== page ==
Moshing Metal Moon Majick
By Boris Lee
From the Author…
The things that can happen in a year. No matter how morbid some of our thinking patterns are, I doubt any of us would think we’d be essentially undergoing a global quarantine to slow the spread of a deadly virus at this time. That grim reality does not have to deter our hearts from staying passionate about what we do, creatively or otherwise. So we forge on. While reading the forthcoming article, hopefully you will be able to take a few minutes and leave the panic and pain behind.
Now without further delay, welcome to the latest installment of Symptom of the Metalverse!
One year ago to the day, I made my debut as a columnist for Metal Babe Mayhem. Since the publishing of my first article, Under a Mars Moon Bee Unstoppable Success, things have progressed with positive outcomes for me. I have conversed with Alison about what the opportunity with the column has presented me and I am grateful she took the chance on what I would bring to Metal Babe Mayhem. There was a point when my self-destructive fear of success nearly won out as I was going to stop writing about music, but Alison offered me my own column at that point, and rather than run away, I looked at how much she may see in me as a writer. That was arguably the greatest push of positive encouragement I could have ever needed, and I never knew I needed it.
Symptom of the Metalverse gave me a creative focal point, and from that, my other creative adventures have taken shape from the shadows I dwell within. My horror fiction has found an audience, and I culminated my forty-fifth year on this planet with a successful book signing. The rooting to the positive things I have surrounding my creative outlets over the past year can be found a year ago to the day, with the debut of my writing for Metal Babe Mayhem.
You would think in the last year I may have mastered my craft, or at least figured out what I’m doing. But that is not the case. I have found myself evolving, and defining my journalistic voice and coming to grips with this, anytime I make a plan creatively, it will end up being my winging it in the end. Maybe my best working conditions are sheltered with some uncertainty in what the outcome will be? Perhaps. Whatever the fumbling formula is, I have ended up a success from it. Thank you to everyone who reads the column. Thank you to all the amazing artists who put out content for me to write about. Without the music, there is no heartbeat to Symptom of the Metalverse, so thank you for choosing your creative paths. Thank you to all who have supported my writing by reading and sharing the articles. Most of all, thank you to the Metal Babe herself, Alison for taking a chance on me.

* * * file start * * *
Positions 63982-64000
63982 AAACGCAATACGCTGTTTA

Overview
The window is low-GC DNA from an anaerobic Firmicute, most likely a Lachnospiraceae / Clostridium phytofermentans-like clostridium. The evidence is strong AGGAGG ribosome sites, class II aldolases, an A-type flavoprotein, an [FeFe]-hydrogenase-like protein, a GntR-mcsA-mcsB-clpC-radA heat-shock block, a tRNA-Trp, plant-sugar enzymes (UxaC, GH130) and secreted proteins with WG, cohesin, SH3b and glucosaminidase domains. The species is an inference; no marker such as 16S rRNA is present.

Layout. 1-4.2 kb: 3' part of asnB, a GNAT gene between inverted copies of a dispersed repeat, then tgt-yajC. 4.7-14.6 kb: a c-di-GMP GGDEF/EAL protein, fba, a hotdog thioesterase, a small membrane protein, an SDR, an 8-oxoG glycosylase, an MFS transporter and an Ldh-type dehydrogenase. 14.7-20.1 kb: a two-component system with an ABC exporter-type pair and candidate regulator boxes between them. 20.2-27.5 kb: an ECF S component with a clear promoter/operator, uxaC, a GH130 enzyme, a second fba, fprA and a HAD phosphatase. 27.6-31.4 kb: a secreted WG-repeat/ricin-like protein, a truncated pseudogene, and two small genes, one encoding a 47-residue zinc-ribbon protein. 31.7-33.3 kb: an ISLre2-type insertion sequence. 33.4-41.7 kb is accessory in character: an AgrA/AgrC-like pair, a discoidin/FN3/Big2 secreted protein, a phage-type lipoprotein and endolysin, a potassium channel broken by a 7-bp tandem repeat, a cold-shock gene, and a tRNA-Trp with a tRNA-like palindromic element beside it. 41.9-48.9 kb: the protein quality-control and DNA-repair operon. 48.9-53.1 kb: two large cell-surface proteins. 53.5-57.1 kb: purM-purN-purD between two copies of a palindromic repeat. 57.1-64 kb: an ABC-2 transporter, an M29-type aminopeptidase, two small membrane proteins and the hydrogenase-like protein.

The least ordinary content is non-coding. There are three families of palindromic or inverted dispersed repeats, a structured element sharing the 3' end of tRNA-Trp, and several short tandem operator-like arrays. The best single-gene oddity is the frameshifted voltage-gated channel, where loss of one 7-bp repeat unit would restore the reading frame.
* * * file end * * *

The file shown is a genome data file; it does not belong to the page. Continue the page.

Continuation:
Support of the articles I write goes back to the first article published here on Metal Babe Mayhem, a year ago to the day. Ritual Moon flattered me by including me in their shoutouts on their debut release. That cassette tape sits on my mantle right alongside Boris’ mask, the center of my creative being. That debut album helped prove my theory on how talented Mars and Bee are as a unit and with recent release of their split cassette with Harlequin, and the addition of Rachel Solis on bass, Ritual Moon continue to cast metal music Majick.
Ritual Moon’s offerings to the metal masses on the split album are two solid spellcasters that showcase the ladies’ improvements as musicians over the year.
“L.M.S.Y.C.”… PG this song is not, but kick ass it is! A guttural offering of lip smacking gobbling, the song is a “Thrash Bash” bedtime barcarole with “Beastial” beat and riff. The song is a straight to the face, throat slamming metal jam. The seed of lyrical simplicity, moistened by a mosh maddening riff grows into a solid song to swallow that will bring you to full “Eargasm.”
By summoning the “Crimson Avenger,” Ritual Moon summoned their best metal monster to date. The song features Bee’s first guitar solo, a short shredding spotlight that puts the song on the summit for the ladies to match on future releases.
Since last year, Bee has come a long way as a vocalist, presenting a deeper Death Metal tone and more relaxed energy in her performance. Mars drumming is tighter that a year ago and though she remains true to her thrash beat, she feels more polished while keeping the same raw intensity she had on last years’ Ritual Moon release. The addition of Rachel to the fray gives the music its missing ingredient from last years’ release and solidifies the finalized musicianship presentation of the band.
Since the album is a split with Harlequin, it would not seem fitting to ignore the rest of the music on the album. With that, let’s add more first to the first of this first by taking a quick look at the Harlequin portion of the split album, thus reviewing my first new material of a new year writing for Metal Babe Mayhem.
Harlequin brings two screaming slasher slams to the split album with “3120” and “Syrebral Contortion.” Both tracks have a head spinning thrashing thrill vibe pumping through them. “Syrebral Contortion” presents a smooth, instrumental tempo change opening and closing the song with a haunting clean tone, which carries a horror tale touch to it.
Overall, the split album from Ritual Moon and Harlequin is a beautifully balanced metal beast. I give the album 4 out of 5 raised horns.
Another first for this first of the first is my first repeat interviewees, as Mars and Bee recently had a conversation with me to talk about the split album, and yet another first is my first new interviewee for the new year of my writing for Metal Babe Mayhem. Rachel Solis joined the chat to bring the Metal Maiden count to a Coven. With no further delay, let’s go “Back to the Future” via my conversation with Ritual Moon.